Give long distance runners more support


Mikia Kalati

LESOTHO continued with its dominance of the lucrative Soweto Marathon on Sunday with Tšepo Mathibelle romping to victory and claiming the M200 000 first prize.

It was even more impressive that Lesotho had three other athletes in the top ten in the male category of the main race while Ntebaleng Letšela finished fifth in the female event. Nomakoe Nkhasi won the 10km category of the race.

The Soweto Marathon is not only one of the biggest races in Southern Africa but in the entire continent as it also attracts East African countries like Kenya and Ethiopia as well as Uganda who have proved to be powerhouses when it comes to long distance running.

This is the race that Mamoroallo Tjoka has won a record seven times while her male colleagues like Mabuthile Lepopo, Moeketsi Mosuhli, Teboho Sello and Lebenya Nkoka have also won it in the past.

It is not only the Soweto Marathon but a host of South Africa races where our athletes have excelled.

This is why I think it is time that our government provided more resources to help in the development of long distance runners.

I must admit that before Mathibelle’s triumph, I was really worried that our dominance was fading away after the Ethiopians won the male and female categories in the 2016 edition.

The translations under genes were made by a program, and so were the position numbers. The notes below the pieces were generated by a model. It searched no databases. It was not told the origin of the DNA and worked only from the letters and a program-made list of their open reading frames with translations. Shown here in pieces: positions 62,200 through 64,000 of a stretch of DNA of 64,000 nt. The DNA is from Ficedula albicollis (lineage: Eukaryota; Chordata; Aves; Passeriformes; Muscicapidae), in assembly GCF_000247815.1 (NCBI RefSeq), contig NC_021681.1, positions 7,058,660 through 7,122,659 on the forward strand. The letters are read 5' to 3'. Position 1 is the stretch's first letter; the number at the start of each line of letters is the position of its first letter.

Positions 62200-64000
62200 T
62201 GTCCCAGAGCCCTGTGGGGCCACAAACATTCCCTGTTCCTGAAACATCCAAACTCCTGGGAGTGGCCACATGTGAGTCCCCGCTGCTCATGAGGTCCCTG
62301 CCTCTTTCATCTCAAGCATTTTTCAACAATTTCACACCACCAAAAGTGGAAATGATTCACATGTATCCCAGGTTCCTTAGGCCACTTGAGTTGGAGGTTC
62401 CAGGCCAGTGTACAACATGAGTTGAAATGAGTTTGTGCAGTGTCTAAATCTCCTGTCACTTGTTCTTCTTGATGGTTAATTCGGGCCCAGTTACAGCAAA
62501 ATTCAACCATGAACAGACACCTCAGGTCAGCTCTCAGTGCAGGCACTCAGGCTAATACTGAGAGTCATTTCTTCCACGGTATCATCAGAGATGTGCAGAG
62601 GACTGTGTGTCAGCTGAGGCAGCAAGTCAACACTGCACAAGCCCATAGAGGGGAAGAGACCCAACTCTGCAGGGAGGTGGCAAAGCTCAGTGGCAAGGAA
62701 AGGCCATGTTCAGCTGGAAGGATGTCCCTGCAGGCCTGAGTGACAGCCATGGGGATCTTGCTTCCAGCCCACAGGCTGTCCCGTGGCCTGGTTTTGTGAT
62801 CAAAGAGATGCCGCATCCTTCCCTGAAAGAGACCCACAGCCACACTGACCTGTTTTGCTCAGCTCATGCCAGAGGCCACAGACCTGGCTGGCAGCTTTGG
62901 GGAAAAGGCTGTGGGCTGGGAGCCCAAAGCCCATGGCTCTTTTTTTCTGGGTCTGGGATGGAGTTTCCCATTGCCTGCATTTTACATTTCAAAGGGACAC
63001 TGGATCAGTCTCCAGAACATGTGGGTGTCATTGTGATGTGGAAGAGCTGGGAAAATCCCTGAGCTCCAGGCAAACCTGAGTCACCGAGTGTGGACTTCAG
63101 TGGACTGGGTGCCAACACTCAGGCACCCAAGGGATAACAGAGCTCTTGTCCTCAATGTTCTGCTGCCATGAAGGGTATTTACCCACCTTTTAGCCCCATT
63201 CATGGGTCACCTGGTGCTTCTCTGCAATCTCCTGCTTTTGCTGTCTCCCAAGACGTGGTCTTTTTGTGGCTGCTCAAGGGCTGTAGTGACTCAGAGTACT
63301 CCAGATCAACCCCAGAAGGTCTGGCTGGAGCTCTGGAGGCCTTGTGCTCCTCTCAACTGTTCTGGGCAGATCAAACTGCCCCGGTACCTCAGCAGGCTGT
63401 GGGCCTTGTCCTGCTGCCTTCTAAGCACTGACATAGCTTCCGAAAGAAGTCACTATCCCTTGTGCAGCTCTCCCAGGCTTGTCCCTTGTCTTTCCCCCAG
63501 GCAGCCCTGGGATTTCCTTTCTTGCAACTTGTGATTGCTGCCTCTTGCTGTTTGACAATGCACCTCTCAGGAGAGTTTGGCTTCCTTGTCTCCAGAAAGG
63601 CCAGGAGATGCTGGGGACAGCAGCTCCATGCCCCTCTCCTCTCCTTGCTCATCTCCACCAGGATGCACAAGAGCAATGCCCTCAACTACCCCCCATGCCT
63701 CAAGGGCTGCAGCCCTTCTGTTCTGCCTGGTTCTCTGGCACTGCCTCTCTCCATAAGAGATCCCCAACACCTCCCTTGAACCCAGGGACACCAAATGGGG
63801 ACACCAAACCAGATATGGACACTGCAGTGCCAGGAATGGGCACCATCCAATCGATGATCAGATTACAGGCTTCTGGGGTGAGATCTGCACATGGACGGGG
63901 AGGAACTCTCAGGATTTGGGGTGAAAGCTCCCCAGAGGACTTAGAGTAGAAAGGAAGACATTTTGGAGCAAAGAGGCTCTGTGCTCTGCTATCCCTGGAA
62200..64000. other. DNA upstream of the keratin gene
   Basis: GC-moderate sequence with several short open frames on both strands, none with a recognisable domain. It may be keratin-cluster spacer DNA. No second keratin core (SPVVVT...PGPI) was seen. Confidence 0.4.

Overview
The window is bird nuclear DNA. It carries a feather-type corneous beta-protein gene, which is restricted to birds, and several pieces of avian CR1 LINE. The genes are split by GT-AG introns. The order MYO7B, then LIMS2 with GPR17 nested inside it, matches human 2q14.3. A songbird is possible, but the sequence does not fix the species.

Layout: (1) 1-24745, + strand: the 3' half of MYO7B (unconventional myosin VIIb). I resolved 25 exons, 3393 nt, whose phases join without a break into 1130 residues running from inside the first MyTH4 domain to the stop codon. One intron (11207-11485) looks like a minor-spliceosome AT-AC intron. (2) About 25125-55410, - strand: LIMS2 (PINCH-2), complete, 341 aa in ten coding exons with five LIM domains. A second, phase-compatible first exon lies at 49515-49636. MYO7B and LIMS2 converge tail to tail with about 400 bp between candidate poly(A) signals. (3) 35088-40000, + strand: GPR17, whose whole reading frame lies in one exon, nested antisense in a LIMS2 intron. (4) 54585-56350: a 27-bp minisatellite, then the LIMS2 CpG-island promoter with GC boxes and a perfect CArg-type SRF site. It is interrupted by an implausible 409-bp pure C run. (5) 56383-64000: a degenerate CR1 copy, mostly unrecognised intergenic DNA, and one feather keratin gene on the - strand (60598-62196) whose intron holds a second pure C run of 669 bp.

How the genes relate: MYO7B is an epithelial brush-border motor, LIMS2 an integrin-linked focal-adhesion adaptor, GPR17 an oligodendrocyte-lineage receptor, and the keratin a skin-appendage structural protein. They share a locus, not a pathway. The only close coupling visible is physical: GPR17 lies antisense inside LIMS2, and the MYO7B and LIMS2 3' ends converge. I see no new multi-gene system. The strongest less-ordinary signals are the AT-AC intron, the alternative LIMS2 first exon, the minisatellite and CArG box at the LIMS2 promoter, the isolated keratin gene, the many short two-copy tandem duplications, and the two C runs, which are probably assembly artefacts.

This had to do with the fact that the majority of our past winners are past their prime and we do not appear to have a good system in place to replace them.

And while Mathibelle has stood up to be counted, we still need to groom more athletes to take over from the likes of Lepopo, who at 40 years, is reaching the end of a glittering career.

We just cannot pin our hopes on a single athlete. The Lesotho Amateur Athletics Association have to come with a good plan to ensure that we have more athletes that can succeed at this level.

Dominating South African races is not enough and we need to take that talent to the highest level such as the Olympics and other big races across the globe.

The corporate world should also play their part as is the case in South Africa where a number of athletes are under the stable of companies such as Nedbank.

Before I conclude my business for this week, I would like to congratulate my two colleagues, Moorosi Tsiane and Thabelo Monamane who scooped the Best Print Journalist and Photographer of the year accolades at last week’s Alliance Media Awards.

Monamane is by far the best photographer in the country. He is a humble and dedicated professional who I am proud to have worked with for the last decade.

As for Tsiane, I can even call myself his mentor as I oversaw his baby steps in this profession.

I remember the passion and hunger he showed for journalism even sacrificing his lunch break to submit his work at our then Happy Villa offices.

I cannot forget the smile that he had upon seeing his by-line in the newspaper for the first time.

His development was also helped by the fact that Africa Media Holdings had a very powerful newsroom full of seasoned journalists.

I must say, I was also surprised at how quickly he was able to settle down once he joined our team and is now among the best young sports reporters in this country.

I am proud of you mates!

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